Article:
In the 1920s and 30s a series of production vehicles adapted for snow began appearing in Alaska. These included two Eskimobiles shipped to Nome. These were typically built on Fords, but the company would modify any car with the tracks.

I found this photo, labeled "Gawne Motor Sled in Nome," on eBay, but know nothing about it. Perhaps one of our readers has some information? It appears to be a Model T mounted on a dogsled-like toboggan, driven by two ridged wheels in the rear and stabilized by side runners.

The vehicle below is equipped with a kit similar to our Snow Flyer, as was the rig I discovered in Valdez several years ago (below right). There were probably a number of these ski-and-track kits sold after the mid-1920s, and I imagine there are more than a few of them slowly deteriorating around Alaska. There was even a Super Snow Bird in Dillingham!

Finally, there was Roaring Boring Alice (a play on Aurora Borealis), a modified Ford Model A that was built by Stanley Morgan of the U.S. Army Signal Corps in Point Barrow in the early 1930s. You can see a video of Alice in our museum. Alice initially carried skis under her front wheels, chains around the rear ones, a second set of skis attached to the rear axle, and a canvas box for a cab. Morgan later replaced the rear assembly with a track from a Ford Snowmobile kit. At one point Morgan became stranded in Alice on an ice floe drifting near Barrow for two months. In 1937, he used Alice to rescue pilot Harold Gillam, who had been forced to land on the tundra during a "Santa Claus" flight to Barrow. I'm told that Alice is still in Barrow. Can anyone out there confirm that?

  • "At Army's Most Isolated Outpost in Arctic A Lone Soldier Wins Renown." The Weekly Kansas City Star, 9 October 1935.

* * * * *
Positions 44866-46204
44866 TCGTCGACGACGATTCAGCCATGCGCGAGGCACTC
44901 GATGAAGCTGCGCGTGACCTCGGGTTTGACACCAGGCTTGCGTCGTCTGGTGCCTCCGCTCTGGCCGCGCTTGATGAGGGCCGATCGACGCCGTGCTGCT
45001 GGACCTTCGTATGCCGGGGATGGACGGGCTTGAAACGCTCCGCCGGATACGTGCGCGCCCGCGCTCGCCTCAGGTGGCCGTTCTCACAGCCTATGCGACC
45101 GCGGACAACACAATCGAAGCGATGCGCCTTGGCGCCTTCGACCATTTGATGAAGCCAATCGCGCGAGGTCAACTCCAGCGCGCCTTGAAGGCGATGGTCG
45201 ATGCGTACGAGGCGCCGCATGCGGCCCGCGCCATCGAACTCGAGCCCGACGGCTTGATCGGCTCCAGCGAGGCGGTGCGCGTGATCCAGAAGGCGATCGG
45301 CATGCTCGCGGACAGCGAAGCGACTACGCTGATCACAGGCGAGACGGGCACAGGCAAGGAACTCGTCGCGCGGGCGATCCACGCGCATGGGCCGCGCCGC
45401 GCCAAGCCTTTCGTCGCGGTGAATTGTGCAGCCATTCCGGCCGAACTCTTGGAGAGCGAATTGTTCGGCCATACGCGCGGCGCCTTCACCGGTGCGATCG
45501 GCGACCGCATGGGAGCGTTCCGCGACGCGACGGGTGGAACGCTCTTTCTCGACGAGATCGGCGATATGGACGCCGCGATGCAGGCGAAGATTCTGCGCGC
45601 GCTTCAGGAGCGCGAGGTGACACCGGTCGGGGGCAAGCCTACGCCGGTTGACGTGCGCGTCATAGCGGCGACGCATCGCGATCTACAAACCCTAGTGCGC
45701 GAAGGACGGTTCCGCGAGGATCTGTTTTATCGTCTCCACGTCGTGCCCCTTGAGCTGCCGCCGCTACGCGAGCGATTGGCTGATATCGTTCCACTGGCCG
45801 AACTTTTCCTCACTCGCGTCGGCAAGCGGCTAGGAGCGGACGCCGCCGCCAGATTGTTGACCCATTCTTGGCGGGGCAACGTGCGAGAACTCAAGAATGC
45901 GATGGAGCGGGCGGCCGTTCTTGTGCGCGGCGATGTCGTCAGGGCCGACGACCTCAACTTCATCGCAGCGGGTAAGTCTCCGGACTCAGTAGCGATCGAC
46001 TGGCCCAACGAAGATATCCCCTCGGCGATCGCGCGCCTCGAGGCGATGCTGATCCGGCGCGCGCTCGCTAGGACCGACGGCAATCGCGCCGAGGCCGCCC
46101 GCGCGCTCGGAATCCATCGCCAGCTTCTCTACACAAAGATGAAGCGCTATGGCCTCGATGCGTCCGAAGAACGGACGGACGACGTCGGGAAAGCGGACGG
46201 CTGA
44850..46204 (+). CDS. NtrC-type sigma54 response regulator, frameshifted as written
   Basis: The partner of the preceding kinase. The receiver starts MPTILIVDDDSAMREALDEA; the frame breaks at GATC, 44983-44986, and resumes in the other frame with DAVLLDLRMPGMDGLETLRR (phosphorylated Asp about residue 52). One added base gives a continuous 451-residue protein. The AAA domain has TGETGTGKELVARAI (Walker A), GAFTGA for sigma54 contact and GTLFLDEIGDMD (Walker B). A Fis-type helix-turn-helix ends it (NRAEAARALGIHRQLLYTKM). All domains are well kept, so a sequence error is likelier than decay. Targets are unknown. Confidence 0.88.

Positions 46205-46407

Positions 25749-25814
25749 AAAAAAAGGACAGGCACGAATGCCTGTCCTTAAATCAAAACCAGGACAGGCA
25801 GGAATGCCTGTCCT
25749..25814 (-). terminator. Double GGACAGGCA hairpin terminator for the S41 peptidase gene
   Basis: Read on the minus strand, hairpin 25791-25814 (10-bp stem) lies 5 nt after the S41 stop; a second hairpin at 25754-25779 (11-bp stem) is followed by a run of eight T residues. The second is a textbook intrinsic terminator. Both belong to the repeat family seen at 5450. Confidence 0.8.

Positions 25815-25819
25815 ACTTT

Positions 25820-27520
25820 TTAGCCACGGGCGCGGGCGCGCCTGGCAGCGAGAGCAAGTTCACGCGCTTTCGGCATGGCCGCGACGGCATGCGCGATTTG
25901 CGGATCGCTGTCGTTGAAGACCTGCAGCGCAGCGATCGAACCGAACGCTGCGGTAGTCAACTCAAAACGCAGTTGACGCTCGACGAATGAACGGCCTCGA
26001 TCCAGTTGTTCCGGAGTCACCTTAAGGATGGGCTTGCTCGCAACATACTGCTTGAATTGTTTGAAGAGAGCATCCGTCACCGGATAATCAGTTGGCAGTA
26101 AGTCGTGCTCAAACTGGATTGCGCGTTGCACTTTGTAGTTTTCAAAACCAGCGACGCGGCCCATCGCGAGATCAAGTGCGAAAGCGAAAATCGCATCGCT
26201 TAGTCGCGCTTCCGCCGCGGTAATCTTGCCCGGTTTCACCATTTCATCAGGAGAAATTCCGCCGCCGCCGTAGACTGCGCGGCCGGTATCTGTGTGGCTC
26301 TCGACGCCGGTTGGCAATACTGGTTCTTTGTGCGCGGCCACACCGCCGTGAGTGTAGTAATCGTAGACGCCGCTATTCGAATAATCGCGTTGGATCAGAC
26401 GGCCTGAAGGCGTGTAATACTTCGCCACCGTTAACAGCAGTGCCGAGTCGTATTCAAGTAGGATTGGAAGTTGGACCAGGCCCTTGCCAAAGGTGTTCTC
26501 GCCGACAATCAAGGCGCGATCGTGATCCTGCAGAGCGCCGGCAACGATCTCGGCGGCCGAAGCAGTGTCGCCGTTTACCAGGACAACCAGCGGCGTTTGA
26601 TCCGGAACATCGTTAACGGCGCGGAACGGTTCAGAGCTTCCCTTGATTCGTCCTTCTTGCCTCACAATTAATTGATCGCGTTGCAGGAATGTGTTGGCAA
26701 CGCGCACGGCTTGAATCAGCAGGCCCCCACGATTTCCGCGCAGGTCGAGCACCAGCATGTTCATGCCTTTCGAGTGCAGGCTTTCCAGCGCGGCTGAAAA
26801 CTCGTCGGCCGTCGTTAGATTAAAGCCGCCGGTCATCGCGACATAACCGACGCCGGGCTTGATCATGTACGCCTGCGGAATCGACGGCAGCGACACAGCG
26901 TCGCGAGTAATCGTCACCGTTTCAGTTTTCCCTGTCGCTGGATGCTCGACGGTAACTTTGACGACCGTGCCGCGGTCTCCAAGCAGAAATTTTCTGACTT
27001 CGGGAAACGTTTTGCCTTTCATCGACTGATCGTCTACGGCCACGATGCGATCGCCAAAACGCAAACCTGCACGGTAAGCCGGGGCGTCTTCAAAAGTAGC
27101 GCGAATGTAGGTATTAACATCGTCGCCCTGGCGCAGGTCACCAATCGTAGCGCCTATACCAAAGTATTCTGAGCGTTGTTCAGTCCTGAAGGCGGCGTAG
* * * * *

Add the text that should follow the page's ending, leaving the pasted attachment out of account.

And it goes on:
• Allan, Chris. "Auto Sleighs and Iron Malamutes: The History of Alaska's Earliest Snow-Machines." In Alaska History, Vol. 26, No. 2. Fall 2011.
  • "Auto Sleigh To Make It In 2 Days." Fairbanks Daily News-Miner, 19 May 1909.
  • Cole, Terrence M. "Klondike Contraptions: Inventions in Transportation." Northern Review, No. 3/4. Summer/Winter 1989.
  • Gaulois, George. "The Motor Sled Versus the Dog Sled." Scientific American, Vol. 124. 29 January, 1921.
  • "In 1924, Ford Plus Tracks Plus Snpw Equaled 'Eskimobile.'" Best of Old Cars Weekly
  • Prosser, W.T. "New Auto for Snow Travel." Technical World Magazine, Vol. 11, No. 1. March 1909.
  • "Tough Going for Snow Motors on Pt. Barrow Trek.: Fairbanks Daily News-Miner, 16 February 1926.
  • "Utah Sergeant Goes to Aid of Arctic Pilot." Salt Lake Tribune, 14 December 1937.
  • "Wilkins Motor Expedition Stranded First Day Out." Fairbanks Daily News-Miner, 13 February 1926.

Coming to Fairbanks to see the Fountainhead Antique Auto Museum and other area attractions? Support the museum by staying right here at Wedgewood Resort. All guests receive half-price admission to the museum!